“Global food prices rose by 1.4 percent in September after holding steady for two months as cereals, meat and dairy prices climbed, the U.N. Food and Agricultural Organization [FAO] said Thursday,” Agence France-Presse reports (10/4). “[T]he FAO Food Price Index, which measures monthly price changes for a food basket of cereals, oilseeds, dairy, meat and sugar, rose to an average of 216 points in September after remaining stable at 213 points in August, the FAO said in its monthly update,” according to Reuters (Hornby, 10/4). “Abdolreza Abbassian, senior economist at the FAO, said that food prices were likely to remain high and volatility could increase,” BBC News writes (10/4). Bloomberg Businessweek notes “[t]he U.S. State Department estimates that surging food prices triggered more than 60 riots worldwide from 2007 to 2009” (Ruitenberg, 10/4). “Despite the rise in food prices, the United States Mission to the U.N. Agencies in Rome released a statement on Thursday saying it had agreed with other countries that a meeting of the emergency Rapid Response Forum under the G20 agriculture body [Agricultural Market Information System (AMIS)] was not necessary at the moment,” Reuters states (10/4).
Environment and Climate Change
“This month, President Obama’s Feed the Future initiative received a $1 billion pledge from U.S. organizations to address the root causes of hunger and poverty,” Rep. Mike Honda (D-Calif.) writes in the Huffington Post’s “Politics” blog, noting, “This pledge came on the heels of a $4 billion pledge by more than 60 companies from Africa and other continents.” He continues, “As co-chairman of the Congressional Ethiopia Caucus and the Congressional Out of Poverty Caucus, I commend these pledges and look forward to working with the administration as they are implemented.” However, he adds, “[t]hese are short-term fixes … to the long-term issues of chronic food insecurity and malnutrition facing millions.”
“Journalists, policy experts, bloggers (including myself) and World Food Programme staff joined in a robust discussion last week about the current hunger situation in Africa’s Sahel region, including its causes and what can be done moving forward,” Jennifer James, founder of Mom Bloggers for Social Good, writes in this post in the Bill & Melinda Gates Foundation’s “Impatient Optimists” blog, noting, “In the Google+ hangout, streamed on YouTube, Denise Brown, the World Food Programme’s country director for Niger, logged on from the capital, Niamey, to report precisely what is happening in the region and how people are faring in the wake of no rains, failed crops, and increased food prices.” She continues, “One of the primary points that Brown emphasized was about early warning systems and data propelled early intervention,” and concludes, “The state of the hunger crisis in the Sahel dictates that aid must happen now. But those who are working in the region, like Brown, understand that to prevent another food shortage next year ideas to combat another hunger season have to be employed” (6/8).
Also In Global Health News: Global Fund In El Salvador; World Bank Investment In Nepal; Bed Nets In Africa; Ukraine Caps Grain Exports
Global Post Examines How Global Fund Impacts HIV Care, Human Rights In El Salvador Global Post examines how the Global Fund to Fight AIDS, Tuberculosis and MalariaÂ is impacting HIV/AIDS care and human rights in El Salvador. The article profiles Carla, a Salvadorian transvestite who tested positive for HIV in jail…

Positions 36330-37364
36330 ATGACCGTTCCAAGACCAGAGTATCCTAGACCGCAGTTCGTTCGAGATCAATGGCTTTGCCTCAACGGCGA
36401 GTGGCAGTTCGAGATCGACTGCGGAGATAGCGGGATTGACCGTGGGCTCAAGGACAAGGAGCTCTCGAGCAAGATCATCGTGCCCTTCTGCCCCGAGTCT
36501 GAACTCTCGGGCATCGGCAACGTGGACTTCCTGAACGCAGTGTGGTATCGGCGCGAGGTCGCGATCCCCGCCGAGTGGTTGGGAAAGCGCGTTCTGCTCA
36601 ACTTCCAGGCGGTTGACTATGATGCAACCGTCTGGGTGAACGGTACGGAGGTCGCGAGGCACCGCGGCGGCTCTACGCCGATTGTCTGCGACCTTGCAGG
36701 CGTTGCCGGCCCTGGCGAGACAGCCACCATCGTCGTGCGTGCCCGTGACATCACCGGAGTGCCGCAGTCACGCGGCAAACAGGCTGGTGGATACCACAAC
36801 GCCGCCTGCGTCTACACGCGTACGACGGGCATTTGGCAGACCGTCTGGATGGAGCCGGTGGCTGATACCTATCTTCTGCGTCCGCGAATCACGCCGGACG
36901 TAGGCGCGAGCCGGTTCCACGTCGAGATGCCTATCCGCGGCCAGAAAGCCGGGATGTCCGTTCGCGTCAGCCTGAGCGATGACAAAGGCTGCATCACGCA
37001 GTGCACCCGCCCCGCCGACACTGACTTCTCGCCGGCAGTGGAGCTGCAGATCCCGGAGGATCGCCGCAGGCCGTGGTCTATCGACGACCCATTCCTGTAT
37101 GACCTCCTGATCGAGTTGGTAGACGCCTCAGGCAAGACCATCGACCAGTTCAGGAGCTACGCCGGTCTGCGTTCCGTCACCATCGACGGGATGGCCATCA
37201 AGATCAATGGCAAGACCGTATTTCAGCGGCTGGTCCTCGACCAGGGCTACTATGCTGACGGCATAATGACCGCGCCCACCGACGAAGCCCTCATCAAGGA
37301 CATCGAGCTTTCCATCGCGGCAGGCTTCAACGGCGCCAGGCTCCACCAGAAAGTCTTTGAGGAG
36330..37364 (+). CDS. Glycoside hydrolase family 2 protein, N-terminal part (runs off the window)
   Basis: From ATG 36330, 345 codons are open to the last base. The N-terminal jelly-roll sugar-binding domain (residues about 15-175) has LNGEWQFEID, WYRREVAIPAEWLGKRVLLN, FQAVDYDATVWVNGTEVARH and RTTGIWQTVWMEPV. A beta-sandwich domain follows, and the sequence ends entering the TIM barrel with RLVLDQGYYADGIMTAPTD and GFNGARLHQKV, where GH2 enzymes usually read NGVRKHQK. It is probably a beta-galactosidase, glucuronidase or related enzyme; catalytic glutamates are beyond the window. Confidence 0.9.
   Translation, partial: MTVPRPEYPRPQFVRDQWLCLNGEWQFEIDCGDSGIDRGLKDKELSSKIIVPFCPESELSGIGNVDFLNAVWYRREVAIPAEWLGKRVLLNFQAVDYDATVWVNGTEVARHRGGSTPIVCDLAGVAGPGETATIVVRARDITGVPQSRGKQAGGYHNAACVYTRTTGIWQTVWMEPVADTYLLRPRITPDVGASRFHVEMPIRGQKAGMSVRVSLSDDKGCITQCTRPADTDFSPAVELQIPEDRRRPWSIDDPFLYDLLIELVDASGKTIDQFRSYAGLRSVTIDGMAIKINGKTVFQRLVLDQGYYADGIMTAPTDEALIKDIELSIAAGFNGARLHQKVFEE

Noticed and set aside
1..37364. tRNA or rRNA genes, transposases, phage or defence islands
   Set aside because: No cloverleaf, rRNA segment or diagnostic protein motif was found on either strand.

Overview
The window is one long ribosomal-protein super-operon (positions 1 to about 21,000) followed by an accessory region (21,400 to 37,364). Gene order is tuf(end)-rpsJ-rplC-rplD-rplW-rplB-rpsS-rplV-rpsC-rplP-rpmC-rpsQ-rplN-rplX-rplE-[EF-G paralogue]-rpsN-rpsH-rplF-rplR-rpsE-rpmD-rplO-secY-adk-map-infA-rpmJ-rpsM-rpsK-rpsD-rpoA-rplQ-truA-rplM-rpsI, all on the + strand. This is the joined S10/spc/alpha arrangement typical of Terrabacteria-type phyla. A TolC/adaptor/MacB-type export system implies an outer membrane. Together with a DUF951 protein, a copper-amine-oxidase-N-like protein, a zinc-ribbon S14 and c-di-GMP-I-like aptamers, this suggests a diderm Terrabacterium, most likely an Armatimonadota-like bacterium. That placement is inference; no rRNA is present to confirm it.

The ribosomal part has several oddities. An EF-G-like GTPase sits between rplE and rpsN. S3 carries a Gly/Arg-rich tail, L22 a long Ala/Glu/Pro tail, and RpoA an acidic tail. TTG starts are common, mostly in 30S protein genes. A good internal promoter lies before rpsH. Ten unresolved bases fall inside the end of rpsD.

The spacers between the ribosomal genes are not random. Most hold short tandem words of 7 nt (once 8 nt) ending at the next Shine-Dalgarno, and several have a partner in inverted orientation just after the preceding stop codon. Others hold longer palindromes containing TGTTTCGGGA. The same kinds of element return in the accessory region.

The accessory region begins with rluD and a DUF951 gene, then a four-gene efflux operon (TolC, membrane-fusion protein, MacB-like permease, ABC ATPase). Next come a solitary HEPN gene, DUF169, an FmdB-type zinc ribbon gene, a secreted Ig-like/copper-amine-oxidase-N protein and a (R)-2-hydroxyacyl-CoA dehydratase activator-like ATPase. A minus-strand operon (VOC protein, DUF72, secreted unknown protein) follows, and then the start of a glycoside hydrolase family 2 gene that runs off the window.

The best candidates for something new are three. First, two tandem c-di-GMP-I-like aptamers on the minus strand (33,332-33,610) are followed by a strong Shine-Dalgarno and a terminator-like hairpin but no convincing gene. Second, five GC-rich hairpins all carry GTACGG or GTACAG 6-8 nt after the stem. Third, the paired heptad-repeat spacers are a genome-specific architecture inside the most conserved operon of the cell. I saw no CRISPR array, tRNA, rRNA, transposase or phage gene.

Country and donor under-investment in agriculture has hindered food security across Africa, Jacques Diouf, director-general of the U.N. Food and Agriculture Organization (FAO), said on Thursday at the group’s 26th Regional Conference for Africa in Luanda, Angola, Reuters reports.
“Arab countries need to invest some $144 billion in agriculture over the next 20 years to meet the food demands of the growing population, an Arab agricultural organization has said,” the Media Line/All Headline News reports in a piece that examines the contributing factors to gaps in food security in the region.
Also In Global Health News: Contraception In India; Hunger In Chad; Malawi’s Anti-Gay Laws; Universal Flu Vaccine
TIME Examines Emergency Contraception In India TIME examines the popularity of emergency contraception in India and the associated challenges. “New Delhi has promoted emergency contraception as an option for women since 2002 and made it available over the counter in 2005. But it wasn’t until Cipla came out with the…
BMJ News examines how the World Food Program (WFP) has started consulting with members of the business, humanitarian and military sectors in an effort to ensure aid reaches the world’s hungry, particularly those in regions hit by natural disasters or other volatile environments.
Also In Global Health News: Bird Flu; Burundi’s Global Fund Grant; Maternal Mortality In Ghana; Food Security In Africa; Messaging Strategy Of Charities
WHO Warns Bird Flu Continues To Pose Threat Despite a reduction in the number of cases of avian flu (H5N1) since its peak in 2006, the WHO said in a statement Wednesday that “the newly confirmed human and poultry cases of avian influenza this year are a reminder that the…
Also In Global Health News: Vaccine Suspension; E. Africa Food Security; GMOs; Somali President Responds; China’s Food Security
WHO Suspends Distribution, Purchase Of Pentavalent Vaccine A WHO spokeswoman announced Wednesday that the agency “has suspended the distribution and purchase of the Shan5 vaccine, produced by Sanofi-Aventis’s Indian unit Shantha Biotechnics, pending a quality investigation,” after several reports of white sediment on the walls of the vaccine vials, the…